With only days before Star Wars: The Rise of Skywalker hits theaters, there are so many questions about how the Skywalker Saga will end. There are so many mysteries when it comes to how director JJ Abrams will wrap up the nine-movie franchise.
One of those mysteries, thanks to Disney+’s The Mandalorian, is no doubt whether or not lovable scamp Baby Yoda will appear in the film. As the titular Mandalorian (Pedro Pascal) finds himself in the middle of a surprising number of fights, battles, and near-death scenarios, the real breakout star of the series is the toy green puppet that looks an awful lot like the late Jedi Master we all know and love.
Given that The Mandalorian is set after Star Wars: Episode VI – Return of the Jedi, it’s entirely possible that Baby Yoda could appear, even in a cameo role. What’s more, given that he was born the same year as Anakin Skywalker, it seems perfectly logical that he would have a tie to the bigger story of Star Wars.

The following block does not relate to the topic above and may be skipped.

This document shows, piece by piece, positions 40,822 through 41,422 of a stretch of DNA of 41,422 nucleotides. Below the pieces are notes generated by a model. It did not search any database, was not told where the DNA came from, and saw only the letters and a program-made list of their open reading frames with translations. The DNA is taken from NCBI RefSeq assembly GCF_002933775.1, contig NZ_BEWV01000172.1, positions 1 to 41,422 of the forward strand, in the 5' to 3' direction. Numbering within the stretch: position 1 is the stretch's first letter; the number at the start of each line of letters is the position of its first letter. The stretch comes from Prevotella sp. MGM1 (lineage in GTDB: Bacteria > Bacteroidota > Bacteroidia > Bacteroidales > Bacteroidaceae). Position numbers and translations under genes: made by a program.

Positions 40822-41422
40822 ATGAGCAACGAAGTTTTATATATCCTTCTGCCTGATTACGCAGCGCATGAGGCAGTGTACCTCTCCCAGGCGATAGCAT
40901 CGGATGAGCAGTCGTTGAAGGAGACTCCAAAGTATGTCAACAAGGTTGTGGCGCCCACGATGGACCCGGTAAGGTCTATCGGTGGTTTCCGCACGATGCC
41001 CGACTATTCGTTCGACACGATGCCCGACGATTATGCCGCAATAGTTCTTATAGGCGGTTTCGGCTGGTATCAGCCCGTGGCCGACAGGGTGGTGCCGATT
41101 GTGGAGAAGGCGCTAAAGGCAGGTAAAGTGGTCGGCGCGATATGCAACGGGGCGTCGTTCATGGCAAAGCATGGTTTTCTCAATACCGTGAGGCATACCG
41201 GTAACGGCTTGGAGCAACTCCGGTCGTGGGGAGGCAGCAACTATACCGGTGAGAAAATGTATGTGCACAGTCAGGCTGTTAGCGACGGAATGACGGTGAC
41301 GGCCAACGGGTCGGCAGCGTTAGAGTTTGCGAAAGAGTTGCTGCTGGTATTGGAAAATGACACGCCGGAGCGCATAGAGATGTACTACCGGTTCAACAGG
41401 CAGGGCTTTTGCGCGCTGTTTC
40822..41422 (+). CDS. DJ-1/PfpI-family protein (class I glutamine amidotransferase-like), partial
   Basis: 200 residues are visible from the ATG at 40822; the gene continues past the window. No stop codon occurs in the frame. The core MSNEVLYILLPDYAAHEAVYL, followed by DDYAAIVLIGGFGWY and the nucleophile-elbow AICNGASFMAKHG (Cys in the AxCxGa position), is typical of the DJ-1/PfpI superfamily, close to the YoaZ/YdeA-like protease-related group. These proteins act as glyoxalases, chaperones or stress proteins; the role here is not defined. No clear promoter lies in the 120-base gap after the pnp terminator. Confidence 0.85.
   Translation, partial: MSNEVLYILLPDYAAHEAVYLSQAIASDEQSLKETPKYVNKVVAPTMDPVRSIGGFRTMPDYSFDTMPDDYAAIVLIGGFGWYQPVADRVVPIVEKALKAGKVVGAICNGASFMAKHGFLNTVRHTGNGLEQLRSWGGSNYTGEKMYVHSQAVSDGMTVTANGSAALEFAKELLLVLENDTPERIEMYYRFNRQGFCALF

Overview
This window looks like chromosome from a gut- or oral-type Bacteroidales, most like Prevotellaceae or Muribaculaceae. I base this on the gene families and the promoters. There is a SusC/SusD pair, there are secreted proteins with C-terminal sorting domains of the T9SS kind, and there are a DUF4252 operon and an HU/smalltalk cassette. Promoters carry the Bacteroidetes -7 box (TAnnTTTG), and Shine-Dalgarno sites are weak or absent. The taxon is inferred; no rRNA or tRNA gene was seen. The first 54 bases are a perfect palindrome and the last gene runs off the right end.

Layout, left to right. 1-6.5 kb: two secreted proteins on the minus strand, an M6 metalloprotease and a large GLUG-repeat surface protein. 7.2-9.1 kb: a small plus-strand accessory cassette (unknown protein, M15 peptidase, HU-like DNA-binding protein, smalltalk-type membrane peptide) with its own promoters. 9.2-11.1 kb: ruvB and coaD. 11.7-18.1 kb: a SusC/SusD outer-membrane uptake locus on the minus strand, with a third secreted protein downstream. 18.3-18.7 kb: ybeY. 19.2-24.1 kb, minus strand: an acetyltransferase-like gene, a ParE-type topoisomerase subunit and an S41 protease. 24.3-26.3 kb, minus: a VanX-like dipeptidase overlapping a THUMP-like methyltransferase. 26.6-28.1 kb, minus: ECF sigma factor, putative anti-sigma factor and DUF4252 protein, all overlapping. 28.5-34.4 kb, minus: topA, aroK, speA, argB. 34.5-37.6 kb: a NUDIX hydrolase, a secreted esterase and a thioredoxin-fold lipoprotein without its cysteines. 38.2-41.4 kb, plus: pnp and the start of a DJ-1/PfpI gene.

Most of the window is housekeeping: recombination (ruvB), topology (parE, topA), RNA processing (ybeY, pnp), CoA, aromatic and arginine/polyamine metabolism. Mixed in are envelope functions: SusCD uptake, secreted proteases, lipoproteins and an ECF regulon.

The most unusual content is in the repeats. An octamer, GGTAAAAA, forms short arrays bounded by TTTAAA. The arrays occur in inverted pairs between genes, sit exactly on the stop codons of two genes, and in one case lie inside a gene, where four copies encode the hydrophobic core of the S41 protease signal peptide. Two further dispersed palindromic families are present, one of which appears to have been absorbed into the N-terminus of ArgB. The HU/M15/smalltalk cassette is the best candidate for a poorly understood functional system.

Does he pop up in the new movie, though? Unfortunately for fans of adorable puppets that also have magical powers, the answer is no. Baby Yoda is nowhere to be seen in the new film, which isn’t exactly a surprise. After all, the show was filmed at the same time as the movie in different locations. (But if you want to see all the Star Wars: The Rise of Skywalker Easter eggs that did make it into the movie, check out our roundup.)
That said, it’s entirely possible Baby Yoda–or other characters from The Mandalorian–could show up in future Star Wars films. At this point, we don’t know what the next movies in the franchise will be about. All that’s clear is that a second season of The Mandalorian is shooting now, while the animated series Clone Wars is returning, and an Obi-Wan Kenobi standalone series is being developed.
Star Wars: The Rise of Skywalker is in theaters Friday. In his review of Episode IX, GameSpot’s Michael Rougeau said the movie feels “empty.” “It should never be so clear to audiences that something in the filmmaking process has gone so terribly wrong–that the people who made the first film in a trilogy apparently didn’t bother to sketch out a plan for the second and third, and that the movies’ directors had visions for the series’ future that were so fundamentally at odds,” he wrote.